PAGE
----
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Supreme

What does a rapist really look like?

Cate de Leon - The Philippine Star

MANILA, Philippines - It’s funny how we all seem to agree on the gravity of rape, but the minute someone claims it happened to him/her (yes, man-rape exists, too), people suddenly splinter in all directions. (By now, I’m surprised that bringing up the “She was asking for it!” argument hasn’t been declared a crime in itself.) Meanwhile, the recent involvement of high-profile and well-loved entertainment personalities has brought another angle to light.

See, when we think of the word “rape,” we imagine a horrific but grossly oversimplified hell. The guy in particular is some sort of demon incarnate with lustful, bloodshot eyes. He was born without a conscience. He rarely gets to see sunlight because he stays recluse all day, masturbating to porn and stalking an inordinate amount of women. That’s an exaggerated description (albeit possible), but you get what I mean. We have terms like “His eyes looked rapey,” which hints that we think rapists come conveniently packaged in a certain type — which then makes us think it’s acceptable to argue that someone is not the type (holler at me, Barbara Walters).

What’s odd is that while sexual violence is so shockingly common (every two minutes in America), the people we would normally label as the “rapey types” are few and far between.  For the most part what we have is a population of peacefully functioning citizens — people with jobs and families and friends who love them. People who greet you when you bump into each other. People with decent to stellar reputations. And yes, comedians who give a million good vibes on their daily noontime show and Golden Globe lifetime awardees are part of this mix. I’m not saying I know what happened (I don’t), or that just because both cases are high profile and are happening simultaneously, they are one and the same (they’re not). But there is a very palpable bias when we’re too attached to how “great” a guy is. How he’s the “most sensitive father to his children” and therefore could never do such a thing.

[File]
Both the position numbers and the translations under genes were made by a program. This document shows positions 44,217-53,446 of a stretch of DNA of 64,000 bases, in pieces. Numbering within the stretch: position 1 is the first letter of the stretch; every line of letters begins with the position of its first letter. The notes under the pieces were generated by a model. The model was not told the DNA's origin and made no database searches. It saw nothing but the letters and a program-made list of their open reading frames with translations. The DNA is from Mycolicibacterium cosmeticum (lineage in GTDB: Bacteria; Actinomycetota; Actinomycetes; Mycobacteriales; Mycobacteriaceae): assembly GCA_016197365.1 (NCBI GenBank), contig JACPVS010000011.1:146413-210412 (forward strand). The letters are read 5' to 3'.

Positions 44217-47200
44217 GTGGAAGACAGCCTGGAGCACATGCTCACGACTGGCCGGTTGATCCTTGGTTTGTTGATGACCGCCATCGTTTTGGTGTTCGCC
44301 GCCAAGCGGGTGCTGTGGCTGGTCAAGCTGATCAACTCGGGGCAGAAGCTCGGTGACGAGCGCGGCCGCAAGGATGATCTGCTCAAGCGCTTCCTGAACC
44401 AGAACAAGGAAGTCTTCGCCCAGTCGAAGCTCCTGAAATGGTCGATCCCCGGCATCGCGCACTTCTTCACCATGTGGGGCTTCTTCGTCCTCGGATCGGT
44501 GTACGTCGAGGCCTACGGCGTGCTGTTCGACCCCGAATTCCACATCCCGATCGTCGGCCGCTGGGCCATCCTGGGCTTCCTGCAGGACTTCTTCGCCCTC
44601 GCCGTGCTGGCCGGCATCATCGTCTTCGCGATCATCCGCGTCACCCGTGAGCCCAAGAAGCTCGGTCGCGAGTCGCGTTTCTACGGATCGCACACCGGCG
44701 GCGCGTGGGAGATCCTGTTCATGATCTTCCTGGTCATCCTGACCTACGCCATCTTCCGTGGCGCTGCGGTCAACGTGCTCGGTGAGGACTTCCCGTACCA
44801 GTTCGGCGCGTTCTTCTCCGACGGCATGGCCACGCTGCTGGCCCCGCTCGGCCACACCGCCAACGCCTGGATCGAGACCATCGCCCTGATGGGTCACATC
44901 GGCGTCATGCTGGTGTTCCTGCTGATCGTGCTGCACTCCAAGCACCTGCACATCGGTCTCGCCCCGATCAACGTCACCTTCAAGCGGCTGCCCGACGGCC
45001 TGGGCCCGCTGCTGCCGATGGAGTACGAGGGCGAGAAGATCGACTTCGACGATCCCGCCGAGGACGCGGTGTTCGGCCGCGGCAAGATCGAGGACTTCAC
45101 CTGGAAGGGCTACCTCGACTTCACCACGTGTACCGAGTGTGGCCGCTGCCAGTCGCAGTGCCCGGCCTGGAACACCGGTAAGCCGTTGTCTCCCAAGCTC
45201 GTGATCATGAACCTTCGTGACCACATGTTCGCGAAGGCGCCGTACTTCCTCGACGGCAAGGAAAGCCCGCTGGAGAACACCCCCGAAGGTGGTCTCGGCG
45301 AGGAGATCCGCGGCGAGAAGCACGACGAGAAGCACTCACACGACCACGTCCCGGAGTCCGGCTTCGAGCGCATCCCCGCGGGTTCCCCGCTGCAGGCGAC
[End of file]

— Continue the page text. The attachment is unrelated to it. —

Father figures, friends

“I look up to you like a father to me,” book binder Ana May Simbajon told then Judge Rogelio M. Esteban before he grabbed her, kissed her all over her face, embraced her, and touched her right breast.

On the anonymous Facebook confessions page, The Diliman Files, a girl has confessed to being led by her boyfriend to a frat gang rape. Another girl fell asleep beside her longtime lesbian friend and woke up to the latter fingering her. I have a gorgeous businesswoman friend who refused to detail a very similar experience when she brought it up one day — only that she forgave her guy friend and that he was really apologetic.